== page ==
Customs blame DPR for illegal border petrol stations | Nigerian News. Latest Nigeria News. Your online Nigerian Newspaper. f

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The Comptroller-General of the Nigeria Customs Service, Col. Hameed Ali (retd.), on Thursday told the House of Representatives that the closure of Nigeria’s land borders was a decision by the country’s armed forces.

Ali also stated that the directive banning sales of petroleum products in fuel stations within 20 kilometres to the borders, though temporary, had started to yield positive results as Nigeria no longer subsidise fuel for the neighbouring countries.


The Customs boss, who appeared before the joint House Committees on Customs and Excise; and Petroluem (Upstream) in Abuja, accused the Department of Petroleum Resources of refusing to furnish the service with data on the approved and illegal filling stations along the borders.

The Customs boss said but for the lack of cooperation by the DPR, approved filling stations would have been isolated from the illegal ones.

Ali, while agreeing with the committee that the policy should be reviewed to end the sufferings of the people living in border communities, said stations operating legally would be identified and allowed to dispense fuel in the affected areas.

According to him, the illegal stations in the borders areas had more supplies than those in the city.

He also said large numbers of fuel station were built along the boundaries, stressing that while fuel was discharged at the Nigerian end of the premises, it was dispensed at the other end outside the country.

He said, “The 20km-decision to stop the supply of petroleum is not meant to be permanent but I know that there is a policy in this country that says no petrol station should be established 10km to the borders; it is in existence, it is a policy. It is now left for us to work with the DPR and ensure that this policy is implemented.

“There is no doubt about it that we are losing a lot of money. We must also address the issue of petroleum price equalisation. There is no way we can sell petrol at N145 (per litre) in Nigeria and all our neighbours are selling it between N300 to N400 per litre. And you said people will not smuggle this to the neighbouring countries.”

Ali queried the high number of fuel points in the border communities where the population was lesser than the volume of petrol supplied.

The Director of DPR, Ahmed Shakur, said about 400 illegal fuel stations were operating in Nigeria’s border communities, in addition to about 923 others licenced to operate there.

The chairman of the committee, Musa Sarki-Ada, directed the DPR to provide details of the fuel stations in the border communities to the Customs boss by Friday, blaming the department for the decision taken by the NCS.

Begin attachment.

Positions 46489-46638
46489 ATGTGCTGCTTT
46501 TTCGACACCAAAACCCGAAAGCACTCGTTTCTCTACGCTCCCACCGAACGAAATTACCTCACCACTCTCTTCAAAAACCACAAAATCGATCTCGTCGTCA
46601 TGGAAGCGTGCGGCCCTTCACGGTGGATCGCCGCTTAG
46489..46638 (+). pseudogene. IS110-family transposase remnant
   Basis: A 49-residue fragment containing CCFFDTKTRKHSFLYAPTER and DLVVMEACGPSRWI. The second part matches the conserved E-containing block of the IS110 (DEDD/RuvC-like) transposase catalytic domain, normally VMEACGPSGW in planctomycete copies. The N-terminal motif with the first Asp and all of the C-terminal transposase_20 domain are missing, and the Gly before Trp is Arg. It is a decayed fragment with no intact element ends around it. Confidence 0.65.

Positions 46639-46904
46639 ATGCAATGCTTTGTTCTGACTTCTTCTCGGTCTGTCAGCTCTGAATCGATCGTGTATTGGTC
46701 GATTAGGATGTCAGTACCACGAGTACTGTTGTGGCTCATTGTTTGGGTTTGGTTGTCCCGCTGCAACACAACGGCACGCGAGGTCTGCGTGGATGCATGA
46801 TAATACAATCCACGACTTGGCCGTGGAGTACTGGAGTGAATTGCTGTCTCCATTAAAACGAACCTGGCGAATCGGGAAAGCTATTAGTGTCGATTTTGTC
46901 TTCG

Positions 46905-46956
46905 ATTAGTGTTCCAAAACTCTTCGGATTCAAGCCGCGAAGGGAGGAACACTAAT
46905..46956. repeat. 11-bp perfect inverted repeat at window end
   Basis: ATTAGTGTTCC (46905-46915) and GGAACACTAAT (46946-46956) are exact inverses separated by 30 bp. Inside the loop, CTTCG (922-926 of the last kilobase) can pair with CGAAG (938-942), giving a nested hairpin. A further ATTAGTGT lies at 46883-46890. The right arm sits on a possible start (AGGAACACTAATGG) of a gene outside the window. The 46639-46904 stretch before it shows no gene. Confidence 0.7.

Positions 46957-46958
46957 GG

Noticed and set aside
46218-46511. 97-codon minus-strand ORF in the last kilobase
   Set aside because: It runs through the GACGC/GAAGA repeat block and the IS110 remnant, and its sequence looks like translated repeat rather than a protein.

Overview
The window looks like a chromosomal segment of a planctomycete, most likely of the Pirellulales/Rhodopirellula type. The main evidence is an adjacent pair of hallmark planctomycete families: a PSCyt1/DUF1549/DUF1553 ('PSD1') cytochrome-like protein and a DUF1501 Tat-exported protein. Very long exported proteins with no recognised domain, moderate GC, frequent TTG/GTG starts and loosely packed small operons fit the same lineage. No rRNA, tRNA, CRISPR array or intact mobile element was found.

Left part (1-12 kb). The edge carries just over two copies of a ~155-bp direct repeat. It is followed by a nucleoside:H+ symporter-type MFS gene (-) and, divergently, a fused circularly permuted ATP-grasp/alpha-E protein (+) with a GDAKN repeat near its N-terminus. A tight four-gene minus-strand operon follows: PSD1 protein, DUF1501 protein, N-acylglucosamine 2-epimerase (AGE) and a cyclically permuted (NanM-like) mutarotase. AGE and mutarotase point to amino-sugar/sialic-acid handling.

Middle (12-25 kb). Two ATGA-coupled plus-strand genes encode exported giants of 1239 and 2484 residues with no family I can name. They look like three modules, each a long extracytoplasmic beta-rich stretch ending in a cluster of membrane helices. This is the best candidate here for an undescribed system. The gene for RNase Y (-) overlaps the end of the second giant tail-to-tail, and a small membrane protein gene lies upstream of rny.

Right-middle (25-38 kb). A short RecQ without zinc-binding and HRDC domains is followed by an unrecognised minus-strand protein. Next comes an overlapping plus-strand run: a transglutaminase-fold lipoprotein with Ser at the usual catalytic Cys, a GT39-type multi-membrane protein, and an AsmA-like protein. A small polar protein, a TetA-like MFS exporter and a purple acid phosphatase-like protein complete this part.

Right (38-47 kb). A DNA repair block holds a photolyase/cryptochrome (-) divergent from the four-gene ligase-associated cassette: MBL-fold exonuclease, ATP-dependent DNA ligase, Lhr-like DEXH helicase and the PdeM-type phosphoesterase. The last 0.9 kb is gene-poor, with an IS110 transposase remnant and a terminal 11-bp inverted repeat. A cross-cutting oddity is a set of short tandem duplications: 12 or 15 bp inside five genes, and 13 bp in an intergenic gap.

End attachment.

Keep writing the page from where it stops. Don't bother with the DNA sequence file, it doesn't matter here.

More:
Meanwhile, the House, also on Thursday, passed the Tax and Fiscal Law (Amendment) Bill, also known as the Finance Bill, one week after the Senate approved the request by the executive.

The executive bill, which was presented by President Muhammadu Buhari to the National Assembly as part of the measures to shore up revenue to finance the 2020 budget, seeks to amend the Petroleum Profit Tax Act, Customs and Excise Tariff Act, Company Income Tax Act, Personal Income Tax Act, Value Added Tax, Stamp Duties Act and the Capital Gain Tax.

The Chairman of the House Committee, James Faleke, laid the report on the bill after which the lawmakers resolved into the Committee of Supply to approve the recommendations and clauses of the bill.

The Speaker, Femi Gbajabiamila, later put the adoption of the report to a voice vote and it was unanimously adopted in plenary.

Faleke said the new law would create a better business environment by eliminating double taxation.

According to him, where public liability companies have paid taxes on their profits, the dividends to shareholders will no longer be taxable.

Faleke also said the amendment had raised the threshold for N50 stamp duty charge for online transactions from N1,000 to N10,000, adding that, “this bill has also restricted the collection of the stamp duty strictly to the FIRS.”

In another development, the House resolved to include in the 2020 Appropriation Bill, the recruitment of 10,000 personnel by the Nigerian Security and Civil Defence Corps.

The resolution was passed as the lawmakers unanimously adopted a motion moved by Gudaji Kazaure at the plenary on Thursday.



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